There are a few things in life I consider it ok to be faith based. At the workplace, one is diversity & inclusion. I do not need proof or data that workplace diversity is good. It just is. Having different experiences and backgrounds lends itself to a workplace which is more interesting, more balanced, and lends itself to a greater diversity of ideas. It is more reflective of the diversity of your customers. It will result in better business outcomes without seeking it.

Who does this well? I will point to Etsy as place which has done a great job…

I recently had a discussion with my peers about engineering productivity and metrics around our fiscal allocations. some concerns about the rate at which certain software defects were being resolved. There was one concern: defects labeled P3/P4 (lower priority) were being closed at a slower and slower rate over time.

The realization I had was the system was performing exactly as intended. We had inspection points in the system: the inspections were about delivering value to the customers (product roadmap) and ensuring quality attributes (availability/performance/security/product quality) were where we expected it to be. Product quality was assessed by the number…

A project is started. Goals are set. Timelines are established. And then you start tracking to those timelines, and you report out using your friendly Project Manager, and as releases happen, the product managers are collecting feedback and the customer support channel is telling you how customers are liking it.

And there you are, the engineer. With no line of sight to what is actually going on with the customer.

You remember the game of telephone? You whisper something to the person sitting next to you, who whispers what they have heard to the next person.. and when the circle…

A growth mindset means that failure is acceptable: you need to have set clear outcomes and have learnt from it, and make it safe to fail. But failure also means you have learnt from it, and are now able to use that learning in useful and interesting ways.

The best engineers I have known and admired have had two traits: Curiosity and Camaraderie. Curiosity because curious engineers have a growth mindset and find better ways of doing things. Camaraderie because being a team player rubs off this sensibility of the people around you, and helps elevate the entire team.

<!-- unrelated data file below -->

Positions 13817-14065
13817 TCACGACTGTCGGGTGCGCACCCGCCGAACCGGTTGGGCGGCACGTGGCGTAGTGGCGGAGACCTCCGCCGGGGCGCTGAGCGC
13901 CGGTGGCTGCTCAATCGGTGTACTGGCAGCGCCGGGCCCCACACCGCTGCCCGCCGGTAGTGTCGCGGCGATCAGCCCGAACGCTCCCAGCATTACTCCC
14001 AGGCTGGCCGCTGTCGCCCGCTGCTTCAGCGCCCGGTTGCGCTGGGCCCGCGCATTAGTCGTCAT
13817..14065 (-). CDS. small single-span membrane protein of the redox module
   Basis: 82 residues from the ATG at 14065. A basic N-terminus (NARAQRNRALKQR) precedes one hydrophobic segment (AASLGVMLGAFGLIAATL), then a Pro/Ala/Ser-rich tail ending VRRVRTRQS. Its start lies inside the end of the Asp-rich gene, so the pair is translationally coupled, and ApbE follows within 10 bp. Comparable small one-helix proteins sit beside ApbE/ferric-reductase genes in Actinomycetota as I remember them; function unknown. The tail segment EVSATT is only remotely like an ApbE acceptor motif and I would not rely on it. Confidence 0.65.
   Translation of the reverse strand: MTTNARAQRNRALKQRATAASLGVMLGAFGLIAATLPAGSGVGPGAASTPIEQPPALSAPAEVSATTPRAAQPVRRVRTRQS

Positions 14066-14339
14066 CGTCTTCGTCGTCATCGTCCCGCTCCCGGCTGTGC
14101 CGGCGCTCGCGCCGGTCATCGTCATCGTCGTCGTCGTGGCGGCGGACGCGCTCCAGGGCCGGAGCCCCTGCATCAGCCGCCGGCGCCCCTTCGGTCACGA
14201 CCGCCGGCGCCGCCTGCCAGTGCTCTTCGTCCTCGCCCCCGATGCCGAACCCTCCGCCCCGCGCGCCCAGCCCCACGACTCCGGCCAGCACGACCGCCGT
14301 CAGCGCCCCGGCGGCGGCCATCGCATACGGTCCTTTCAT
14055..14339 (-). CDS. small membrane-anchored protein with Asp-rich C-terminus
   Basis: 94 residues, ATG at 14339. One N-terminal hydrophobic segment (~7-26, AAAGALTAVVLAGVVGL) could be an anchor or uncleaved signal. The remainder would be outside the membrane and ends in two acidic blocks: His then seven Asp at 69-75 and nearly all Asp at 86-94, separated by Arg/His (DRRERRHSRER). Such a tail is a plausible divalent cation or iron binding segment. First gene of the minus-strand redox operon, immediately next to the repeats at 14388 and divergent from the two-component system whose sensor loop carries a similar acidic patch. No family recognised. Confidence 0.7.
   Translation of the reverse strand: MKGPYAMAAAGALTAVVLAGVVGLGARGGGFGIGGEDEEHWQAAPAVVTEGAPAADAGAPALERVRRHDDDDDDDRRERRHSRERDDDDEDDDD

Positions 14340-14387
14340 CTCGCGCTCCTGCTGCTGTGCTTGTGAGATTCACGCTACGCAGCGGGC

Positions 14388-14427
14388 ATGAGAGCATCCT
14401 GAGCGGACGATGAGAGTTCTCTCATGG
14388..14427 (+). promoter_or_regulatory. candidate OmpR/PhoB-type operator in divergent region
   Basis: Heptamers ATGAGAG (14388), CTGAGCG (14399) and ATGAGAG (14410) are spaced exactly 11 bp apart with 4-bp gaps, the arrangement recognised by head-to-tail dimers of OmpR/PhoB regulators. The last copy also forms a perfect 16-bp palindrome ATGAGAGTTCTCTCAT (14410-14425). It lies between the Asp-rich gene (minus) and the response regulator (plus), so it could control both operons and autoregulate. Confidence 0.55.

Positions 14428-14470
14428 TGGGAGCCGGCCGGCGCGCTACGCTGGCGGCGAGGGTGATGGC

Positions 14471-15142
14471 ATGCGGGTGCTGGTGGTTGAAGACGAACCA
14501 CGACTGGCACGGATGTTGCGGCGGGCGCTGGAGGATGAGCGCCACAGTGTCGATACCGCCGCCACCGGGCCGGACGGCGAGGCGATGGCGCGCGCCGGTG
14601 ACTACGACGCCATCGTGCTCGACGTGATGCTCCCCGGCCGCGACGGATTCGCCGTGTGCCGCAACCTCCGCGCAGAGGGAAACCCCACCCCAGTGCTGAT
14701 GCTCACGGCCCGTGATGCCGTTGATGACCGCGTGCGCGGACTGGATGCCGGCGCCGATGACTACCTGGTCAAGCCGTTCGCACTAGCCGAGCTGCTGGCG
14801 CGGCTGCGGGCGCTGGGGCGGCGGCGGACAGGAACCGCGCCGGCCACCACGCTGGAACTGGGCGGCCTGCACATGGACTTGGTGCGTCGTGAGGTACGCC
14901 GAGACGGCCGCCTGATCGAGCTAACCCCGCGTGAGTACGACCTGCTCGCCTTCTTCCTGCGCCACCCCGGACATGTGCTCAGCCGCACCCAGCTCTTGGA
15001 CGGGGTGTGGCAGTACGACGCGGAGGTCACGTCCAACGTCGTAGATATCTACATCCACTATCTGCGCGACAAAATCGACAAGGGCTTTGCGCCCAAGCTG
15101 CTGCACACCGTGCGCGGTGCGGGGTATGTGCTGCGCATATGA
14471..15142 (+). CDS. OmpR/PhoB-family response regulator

Here is what I have learnt about hiring:

A Players hire A+ players because they want to learn from the best

B Players hire B players because they identify with them

C players hire D players because they want to make sure they are not at the bottom.

You know that interview in which the interviewer asks an impossibly difficult question and settles back with a smug look? That is your C player ensuring that A players do not make it into the company.

The most important job for your A players is hiring. This is how you set the…

You know what some architects like to do? Build abstraction layers. Because it makes for pretty pictures. And it solves business problems where they are thinking about ‘just in case’. Very often, It is better to think about it in terms of ‘just in time’ rather than ‘just in case’.

An example of this is a brain melting conversation I once had, where there was a proposal to build an abstraction layer to abstract away services from OUR CLOUD PROVIDER. ‘What if we decide to move to a different cloud provider? We will be screwed’ was the rationale.

This kind…

You need data. An organization flies blind without data and regular inspections of data.

When you set a goal — your target state, for example — how do you know you have accomplished it? By writing clear metrics that establish success and failure. Similarly, if you do quarterly planning, you need to ensure that you have written down what your success metrics are. Without writing this down, and having regular inspections of these metrics, you do not know if you are succeeding or have succeeded.

I like to have a single metrics review every other week where all data is…

It is surprising how often leaders focus on cost and ignore the value side of the equation.

An example is the use of platform services in a cloud provider. It costs money to use any of the managed services (think about RDS vs self hosted Databases in AWS, as an example). The opposition to managed services is surprising. ‘It will cost us $XX more than what we could get with EC2!’

What is missing in this picture is the value calculus. You cannot look at just the cost of something: you have to look at the value to cost ratio…

So you have had a conversation with the CEO, set your strategic objectives, and defined your investment buckets. Great. What should you have your teams work on, and where should you rely on others (consultants, contractors etc?). A CTO must always have a clear picture of what is core and what is context.

Core is defined as being part of the secret sauce of the company. Anything that is a competitive advantage or the key value add in the company is core. Anything that allows us to delight customers or move faster is core.

Contextual work is work that is…

Your job as your CTO means working with your counterparts — legal, finance, marketing and others. A key partner is the finance team. You have to understand your budget and how it maps to your target state

I use a standard framework that has worked well for me which has 3 components: Budgets are distributed into 3 buckets: Product Roadmap, Sustaining Engineering and Tech Modernization

Product Roadmap refers to everything that that is feature oriented and part of the product roadmap for customers (and internal partners)

Sustaining work refers to the work required to support existing features. …

siddharth ram

@_siddharth_ram; CTO @Inflection

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